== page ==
WCT: When you talked about your political awakening in your first book, I was struck by the sentence: "I was grateful for the invitation but unfulfilled by the company," when you were talking about the lack of representation and access for marginalized groups within the mainstream LGBT movement. Do you think the community is making progress in terms of being more intersectional?

JM: I'm not really too much concerned about larger, mainstream organizations. I think they do what they do and they do that well in terms of speaking to the masses about certain segments of "respectable" LGBT people. I am energized by grassroots organizations that are doing on the ground, day-to-day acts of work.

I think about the Trans Justice Funding Project, which gives out small grants to grassroots organizations; SNaP Coalition in Atlanta is doing so much on anti-violence, criminalization and intervention; Miss Major Griffin-Gracy's organization [the Transgender GenderVariant Intersex Justice Project], run by Janetta Johnson; the Silvia Rivera Law Project and Marsha's House; the TransLatin@ Coalition—all of these wonderful organizations which are underfunded and underutilized, yet so necessary in these particular times.

As someone who is often seen and heard on levels in which most people are not, I try to always speak the names and the work of people who are doing vital everyday work with trans communities around the country. There are great revolutionaries everywhere who need our support, dollars, voices and volunteering. I hope to continue to point people toward those who are centering folk who are often forgotten: LGBT people of color, LGBT youth, sex workers, the undocumented. ... For me, it's about concentrating my energies rather than trying to check and challenge the establishment of larger LGBT mainstream orgs.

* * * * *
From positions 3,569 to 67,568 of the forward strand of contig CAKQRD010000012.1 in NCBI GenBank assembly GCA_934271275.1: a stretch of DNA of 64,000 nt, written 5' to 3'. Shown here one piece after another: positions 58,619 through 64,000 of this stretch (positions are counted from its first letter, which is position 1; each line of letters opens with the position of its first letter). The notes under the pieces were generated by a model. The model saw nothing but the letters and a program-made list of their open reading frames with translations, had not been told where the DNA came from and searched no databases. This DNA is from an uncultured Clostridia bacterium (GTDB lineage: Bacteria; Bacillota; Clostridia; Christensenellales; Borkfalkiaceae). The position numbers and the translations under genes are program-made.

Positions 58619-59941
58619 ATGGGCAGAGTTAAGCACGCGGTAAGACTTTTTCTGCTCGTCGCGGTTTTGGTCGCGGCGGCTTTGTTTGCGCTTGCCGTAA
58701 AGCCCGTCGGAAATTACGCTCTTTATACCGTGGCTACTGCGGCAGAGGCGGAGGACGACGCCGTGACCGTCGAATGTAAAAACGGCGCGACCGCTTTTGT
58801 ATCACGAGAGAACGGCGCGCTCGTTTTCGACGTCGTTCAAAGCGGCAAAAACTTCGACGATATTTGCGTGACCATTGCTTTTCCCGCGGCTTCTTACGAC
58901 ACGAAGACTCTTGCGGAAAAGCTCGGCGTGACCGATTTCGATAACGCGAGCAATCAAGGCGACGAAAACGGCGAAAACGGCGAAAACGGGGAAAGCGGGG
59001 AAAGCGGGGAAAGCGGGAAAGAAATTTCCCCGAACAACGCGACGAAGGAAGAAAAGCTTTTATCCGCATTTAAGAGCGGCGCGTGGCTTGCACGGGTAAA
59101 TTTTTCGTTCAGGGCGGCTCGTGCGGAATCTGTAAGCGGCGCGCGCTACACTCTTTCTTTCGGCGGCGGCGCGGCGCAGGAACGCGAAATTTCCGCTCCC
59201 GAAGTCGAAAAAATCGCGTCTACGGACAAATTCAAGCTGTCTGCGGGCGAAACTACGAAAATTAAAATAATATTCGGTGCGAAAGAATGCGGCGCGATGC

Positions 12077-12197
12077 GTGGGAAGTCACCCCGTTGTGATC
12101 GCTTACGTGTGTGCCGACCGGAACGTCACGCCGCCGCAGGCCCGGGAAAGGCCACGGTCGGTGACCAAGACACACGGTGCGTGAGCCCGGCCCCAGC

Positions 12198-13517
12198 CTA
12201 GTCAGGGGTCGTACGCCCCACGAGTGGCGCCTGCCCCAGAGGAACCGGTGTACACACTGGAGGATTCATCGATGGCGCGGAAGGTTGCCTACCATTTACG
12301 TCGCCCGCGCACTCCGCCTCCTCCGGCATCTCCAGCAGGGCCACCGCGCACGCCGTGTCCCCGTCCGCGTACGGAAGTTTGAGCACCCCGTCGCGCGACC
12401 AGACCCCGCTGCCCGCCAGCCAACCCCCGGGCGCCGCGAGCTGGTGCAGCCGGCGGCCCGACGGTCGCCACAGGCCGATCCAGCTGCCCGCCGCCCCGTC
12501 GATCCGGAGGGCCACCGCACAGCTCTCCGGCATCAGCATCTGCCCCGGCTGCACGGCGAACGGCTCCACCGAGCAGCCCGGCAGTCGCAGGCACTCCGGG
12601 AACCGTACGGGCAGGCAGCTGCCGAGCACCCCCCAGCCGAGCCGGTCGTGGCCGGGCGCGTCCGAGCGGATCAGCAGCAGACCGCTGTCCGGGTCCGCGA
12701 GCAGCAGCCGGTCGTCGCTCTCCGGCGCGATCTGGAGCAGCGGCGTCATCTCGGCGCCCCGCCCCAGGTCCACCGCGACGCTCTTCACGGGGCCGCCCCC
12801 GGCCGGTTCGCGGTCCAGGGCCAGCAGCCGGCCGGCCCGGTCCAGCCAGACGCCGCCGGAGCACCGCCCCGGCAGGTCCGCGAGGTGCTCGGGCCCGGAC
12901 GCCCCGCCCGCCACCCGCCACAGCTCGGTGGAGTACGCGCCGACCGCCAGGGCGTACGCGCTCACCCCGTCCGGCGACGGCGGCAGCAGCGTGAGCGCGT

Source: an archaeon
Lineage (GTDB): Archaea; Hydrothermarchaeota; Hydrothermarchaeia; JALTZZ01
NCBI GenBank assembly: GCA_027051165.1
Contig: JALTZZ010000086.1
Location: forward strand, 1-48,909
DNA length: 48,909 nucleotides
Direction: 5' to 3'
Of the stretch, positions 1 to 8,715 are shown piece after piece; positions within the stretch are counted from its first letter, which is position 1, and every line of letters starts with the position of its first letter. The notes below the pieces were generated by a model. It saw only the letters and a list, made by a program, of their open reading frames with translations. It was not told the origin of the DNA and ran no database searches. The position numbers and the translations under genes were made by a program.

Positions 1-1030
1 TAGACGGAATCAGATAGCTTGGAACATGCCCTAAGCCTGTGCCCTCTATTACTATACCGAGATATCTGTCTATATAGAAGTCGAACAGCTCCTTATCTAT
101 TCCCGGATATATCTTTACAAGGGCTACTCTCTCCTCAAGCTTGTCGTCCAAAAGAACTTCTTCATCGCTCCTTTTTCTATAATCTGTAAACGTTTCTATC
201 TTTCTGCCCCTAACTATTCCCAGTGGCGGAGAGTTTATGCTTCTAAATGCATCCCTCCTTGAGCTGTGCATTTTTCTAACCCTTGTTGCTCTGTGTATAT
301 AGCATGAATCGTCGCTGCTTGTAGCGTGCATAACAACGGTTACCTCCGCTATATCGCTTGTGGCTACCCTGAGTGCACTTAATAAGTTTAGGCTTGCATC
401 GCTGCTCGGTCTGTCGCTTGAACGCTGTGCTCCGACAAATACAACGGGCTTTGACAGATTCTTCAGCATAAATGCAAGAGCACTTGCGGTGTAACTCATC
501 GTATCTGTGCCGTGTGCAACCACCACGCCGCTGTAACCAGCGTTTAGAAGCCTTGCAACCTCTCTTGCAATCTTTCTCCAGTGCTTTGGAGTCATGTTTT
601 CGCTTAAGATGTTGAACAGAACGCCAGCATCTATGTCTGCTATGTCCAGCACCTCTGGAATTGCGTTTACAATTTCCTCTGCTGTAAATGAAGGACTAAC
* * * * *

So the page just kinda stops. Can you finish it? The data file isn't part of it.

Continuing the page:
WCT: So far in 2017, there have been more than 50 bills targeting the trans community and at least 11 trans people have been killed by violent means. Is there anything that brings you hope and light in the wake of these tragedies?

JM: I think the number-one thing is that trans folks—specifically trans and queer folk of color—have always resisted and organized; we've always done things that were never, ever funded.

We've created new possibilities and blueprints that were never there before we were there. I see trans folk on the frontline across so many different coalitions of resistance. I think of Elle Hearns; the folks who are uprising in North Carolina; the queer Black women who created the Black Lives Matter movement—Patrisse Cullors, Opal Tometi and Alicia Garza. Being able to talk to people in the community to support their work and vice versa. Going from a model of self-care to communal care is something that encourages me. In these trying times, where we have an administration that's constricting and shrinking who we say we will help and protect, I am encouraged by the revolutionary work of so many leaders in the movement. I concentrate there, I follow their lead and I try my best to link arms. That helps me to survive.

WCT: What's next for you?

JM: I'm working on a couple of television projects right now, one of which is a documentary series on gender around the world. I also launched a conversation series podcast called "Never Before," with Pineapple Street Media. My first episode just premiered with one of my heroes, Beyonce, with her mother, Mrs. Tina Knowles Lawson.

For me, it's continuing to tell stories to help shape, shift and challenge the conversations that we're having. I think what's important in this movement toward greater visibility and inclusion is not just seeing our bodies and seeing us as interviewees but us being the interviewers, having the microphone, writing the articles, producing the projects. It's continuing to do that storytelling and hopefully widen the space so that other folks feel confident enough to come in and blow the space up.

Janet Mock will be appearing at Printer's Row Lit Fest in Chicago on Saturday, June 10. Her book, Surpassing Certainty, will be available Tuesday, June 13.


This article shared 589 times since Wed Jun 7, 2017